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Deadly Risks From E-Cigarettes

Health Letter, July 2014

By Sarah Sorscher, J.D., M.P.H.

In May, The New England Journal of Medicine (NEJM) published a report by a physician who had treated a 10-month-old boy rushed to the hospital with vomiting, a racing pulse and loss of muscle coordination.[1] The child had ingested a “small” amount of mint-flavored liquid nicotine, which had been sold by a local e-cigarette shop in a bottle hand-labeled “18 mg” (18 milligrams per milliliter). Fortunately, the boy made a full recovery.

Like the physician who reported this case in the NEJM, doctors and public health officials across the country have begun sounding alarms about a previously little-known risk: serious, sometimes potentially fatal poisoning from liquid nicotine produced for and found in e-cigarettes.

E-cigarettes were not marketed in the U.S. prior to 2007,[2] but in recent years, their use has increased as a popular — and relatively unregulated — alternative to cigarettes and other traditional tobacco products.

This new popularity has spurred a dramatic increase in the number of poisonings related to liquid nicotine. The Centers for Disease Control and Prevention (CDC) reported in April 2014 on the three-year rise in nationwide poisoning cases from liquid nicotine and e-cigarettes.[3] Its findings showed that poison control centers reported just one case of nicotine poisoning in September 2010, the month the CDC began tracking this information. By February 2014, centers across the country were receiving more than 200 nicotine poisoning calls per month.[4]

Higher poisoning risk with e-cigarettes

E-cigarettes are often presented as a safer alternative to traditional cigarettes made from tobacco.[5] Yet when it comes to poisoning risk, e-cigarettes present many new dangers, for both adults and children.

The liquid used in e-cigarettes is generally a combination of nicotine, flavorings and solvents.[6] Unlike the nicotine in traditional cigarettes, which is absorbed by inhalation of smoke or ingestion only, liquid nicotine can be absorbed through contact with the skin or eyes. The New York Times recently reported the case of a Kentucky woman who was admitted to the hospital with heart problems after her e-cigarette broke in her bed, allowing the nicotine liquid to spill and then be absorbed through her skin.[7]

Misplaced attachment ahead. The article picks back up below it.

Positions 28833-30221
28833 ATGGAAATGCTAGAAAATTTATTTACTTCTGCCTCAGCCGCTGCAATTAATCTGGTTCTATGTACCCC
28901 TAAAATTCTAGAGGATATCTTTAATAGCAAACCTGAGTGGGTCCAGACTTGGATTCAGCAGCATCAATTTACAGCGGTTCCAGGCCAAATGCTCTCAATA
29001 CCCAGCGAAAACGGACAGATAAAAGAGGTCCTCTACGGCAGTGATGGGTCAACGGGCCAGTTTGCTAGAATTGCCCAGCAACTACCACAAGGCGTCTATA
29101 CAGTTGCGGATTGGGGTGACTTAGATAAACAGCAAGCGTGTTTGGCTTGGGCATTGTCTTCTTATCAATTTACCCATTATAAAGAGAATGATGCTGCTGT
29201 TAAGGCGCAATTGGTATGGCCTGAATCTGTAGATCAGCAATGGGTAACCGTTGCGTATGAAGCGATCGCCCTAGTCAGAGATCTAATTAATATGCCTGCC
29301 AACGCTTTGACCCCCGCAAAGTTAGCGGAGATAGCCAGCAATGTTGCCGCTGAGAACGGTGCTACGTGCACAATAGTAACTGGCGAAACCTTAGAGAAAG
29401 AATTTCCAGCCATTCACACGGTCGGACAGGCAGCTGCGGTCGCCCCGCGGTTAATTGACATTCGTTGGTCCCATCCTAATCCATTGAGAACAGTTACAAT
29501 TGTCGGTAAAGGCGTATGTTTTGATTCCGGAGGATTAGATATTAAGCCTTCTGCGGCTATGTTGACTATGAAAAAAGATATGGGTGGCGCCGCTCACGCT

Concentrating nicotine in liquid form makes it much easier to receive a toxic dose. The concentration of liquid nicotine products varies widely, from as low as 1.8 percent to as high as 10 percent.[8] A single teaspoon of a 1.8 percent nicotine solution, a common concentration sold for e-cigarettes, could kill a 200-pound adult (and easily a much smaller child).[9] To get the same dose of nicotine, a person would have to smoke over 30 traditional tobacco cigarettes.

Because e-cigarettes are not currently regulated, the actual concentration of liquid nicotine in a product may be different from what is stated on that product’s labeling. One study by the Food and Drug Administration (FDA) in 2009 found that nicotine concentrations in e-cigarette liquid varied as much as 1.6-fold, even when comparing different cartridges of the same brand.[10] (Nicotine content in vapor released by e-cigarettes also varies, with one study finding a 30-fold variation between puffs.)

Certain e-cigarette systems may also deliver dangerously high inhaled doses or open up opportunities for accidental skin exposure or ingestion. Initially, many e-cigarettes were disposable devices that looked like conventional cigarettes, some fully disposable and some with standardized, replaceable cartridges. More recently introduced are larger, reusable gadgets that can be refilled with liquid nicotine sold separately in small vials, liters or even gallons.

Some e-cigarettes, popularly known as “tank systems,” work by superheating liquid nicotine, leading to a more potent dose of nicotine (as well as other dangerous chemicals).[11] Users can also modify the systems by “dripping” liquid nicotine directly onto the heating element, again with the goal of increasing the heat and potency of the vapor. These new methods for increasing potency also raise the risk of nicotine overdose.

New and disturbing poisoning trends

Traditional tobacco cigarette poisonings overwhelmingly involve ingestion of cigarettes by children.[12] By contrast, a surprising number of e-cigarette and liquid nicotine poisonings over the past several years have occurred in adults.